Vennart Interview and album stream: ‘This album is more focused on vocals and guitar rather than pounding your head and complex riffs’
In February 2011 after 12 years, 4 albums and 3 ...
One of the most imaginative and exciting acts t...
There's nothing especially political about it. ...
Cross-dressing and climate change, Game of Thrones and seventeenth-century underwear – an audience (sort of) with Dame Vivienne Westwood
At 73, Dame Vivienne Westwood is one of the most important fashion designers in the world. Born in Tintwistle and moving to London as a teenager, her work in the seventies with Malcolm McLaren influenced both the punk and New Romantic movements, shifting fashion and popular culture. Her designs under her own label, from 1984 onwards, proved equally influential across the sphere of fashion. Since the late 1980s, she has designed collections in partnership with Andreas Kronthaler, 48, who is creative director of the four labels currently produced by the Westwood company. Westwood and Kronthaler married in 1993. Her most recent work reflects her passion for ecological issues, fusing them with historical references.
Context does a lot for fashion. I’m not just talking about the world outside the tent, or salon, or wherever designers have positioned their gilt chairs for this season, but about what other designers are showing in their salon/garage/specially-erected plexiglass cube (depends on budget). Of course, part of the dance of fashion is solipsism. Or maybe megalomania. It’s rare you see designers at each others’ shows: Tim Blanks and the team of style.com were trying to interview Joseph Altuzarra, attending the Balenciaga show designed by his friend Alexander Wang, but were constantly interrupted by well-wishers. Most said something along the lines of “I didn’t expect to see you here!”
Last night was the second Academy of British Cover Design awards, where Britain’s designers applaud what they see as the best work coming out of the country. Split into categories that sometimes overlap, and sometimes sit slightly awkwardly (Women’s fiction – really? Including the Folio Prize-shortlisted Miriam Toews), here are the shortlisted covers for each, [...]
The Indian government is adept at shooting itself in the foot, especially on social issues. In the past three days, it has done this spectacularly by trying – and failing – to impose an international ban on an hour-long film, India’s Daughter, about an horrific and fatal rape that shocked the world when it took place on [...]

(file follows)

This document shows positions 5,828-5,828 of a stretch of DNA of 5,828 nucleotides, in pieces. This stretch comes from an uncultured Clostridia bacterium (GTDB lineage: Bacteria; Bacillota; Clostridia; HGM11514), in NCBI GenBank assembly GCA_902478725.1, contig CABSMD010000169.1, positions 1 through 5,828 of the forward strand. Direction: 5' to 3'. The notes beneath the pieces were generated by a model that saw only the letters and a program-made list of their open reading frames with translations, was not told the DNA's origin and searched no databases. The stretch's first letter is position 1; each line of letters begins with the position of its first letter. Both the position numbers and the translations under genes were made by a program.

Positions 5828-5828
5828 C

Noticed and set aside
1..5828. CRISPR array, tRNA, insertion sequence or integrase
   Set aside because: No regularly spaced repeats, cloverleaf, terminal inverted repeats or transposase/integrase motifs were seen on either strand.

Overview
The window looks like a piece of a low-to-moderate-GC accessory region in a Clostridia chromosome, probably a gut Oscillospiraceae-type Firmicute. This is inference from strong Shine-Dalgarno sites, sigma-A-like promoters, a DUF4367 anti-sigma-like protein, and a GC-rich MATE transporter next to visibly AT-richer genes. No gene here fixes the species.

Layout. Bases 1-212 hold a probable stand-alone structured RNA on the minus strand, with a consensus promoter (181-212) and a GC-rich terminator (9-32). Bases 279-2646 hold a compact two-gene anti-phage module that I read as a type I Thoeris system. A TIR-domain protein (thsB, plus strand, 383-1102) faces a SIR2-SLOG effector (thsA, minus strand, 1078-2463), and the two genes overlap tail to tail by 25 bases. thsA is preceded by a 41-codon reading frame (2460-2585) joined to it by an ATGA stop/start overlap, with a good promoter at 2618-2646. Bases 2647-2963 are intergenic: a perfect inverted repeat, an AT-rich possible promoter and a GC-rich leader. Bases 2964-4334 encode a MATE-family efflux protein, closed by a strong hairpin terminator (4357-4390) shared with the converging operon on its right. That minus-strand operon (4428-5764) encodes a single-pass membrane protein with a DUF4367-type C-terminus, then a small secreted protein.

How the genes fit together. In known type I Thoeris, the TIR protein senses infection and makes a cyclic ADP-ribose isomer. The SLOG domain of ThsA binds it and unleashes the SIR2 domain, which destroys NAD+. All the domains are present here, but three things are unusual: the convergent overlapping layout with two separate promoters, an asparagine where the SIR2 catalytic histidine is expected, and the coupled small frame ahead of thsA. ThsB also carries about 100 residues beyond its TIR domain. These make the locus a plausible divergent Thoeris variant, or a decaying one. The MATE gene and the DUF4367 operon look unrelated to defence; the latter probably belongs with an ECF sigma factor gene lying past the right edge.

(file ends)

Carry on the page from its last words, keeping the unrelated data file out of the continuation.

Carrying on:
My daughter reckons March is called as such because “you spend the whole month marching” and when it comes to the allotment I think she’s right: after the steady pace of winter, suddenly spring is upon us and it gets really busy. Once soil temperatures rise to the magic 7 degrees C you can sow [...]
There’s nothing especially political about it. It’s a hard-nosed calculation that weighs up the costs of higher average inflation on the one hand, against the benefits of more stable inflation and real activity on the other.
Interesting to see posters across London promoting the advantages of owning a staffordshire bull terrier. Images of gentle looking staffies adorn the walls of bus shelters with the words “They are softer than you think”
Battersea Cat and Dogs Home launched the campaign and maybe its due to the amount of staffies found in this country’s [...]
So Zac Posen – largely known as purveyor of expansive, expensive ballgowns – is reputed to be helming Harvey Weinstein’s revival of the Charles James label – largely known for its expansive, expensive ball gowns. The perfect fit, right? Well, certainly a close fit. There’s a synchronicity between Posen’s output and that of James that has frequently been highlighted. He was the obvious choice to discuss the designer around the Metropolitan Museum show “Beyond Fashion.” He did so at the Met itself, with exhibition co-curator Jan Glier Reeder, as well as in an avalanche of articles (including one for me). He’s also the obvious choice to revive the label. Doesn’t mean he’s the best choice, though.
It isn’t Mothering Sunday until May in Italy – at least, not officially. But Domenico Dolce and Stefano Gabbana care naught for that kind of stuff. The Sunday of every Milanese womenswear week is traditionally Dolce day, but this time they made it mother’s day, too. “Viva La Mamma” they called their show – in English, it translates oddly to “Hurray for Mum” – less Italian romance, more the post-war jolly hockey sticks Enid Blyton school of British children’s literature.
Arun Jaitley, India’s finance minister, had three main tasks in his budget speech that he delivered on Saturday, the traditional February 28 date. One was to manage the government finances, reduce spending deficits, and curb inflation. The second was to boost infrastructure, private sector investment and growth, and introduce other reforms.
The third, and politically the [...]
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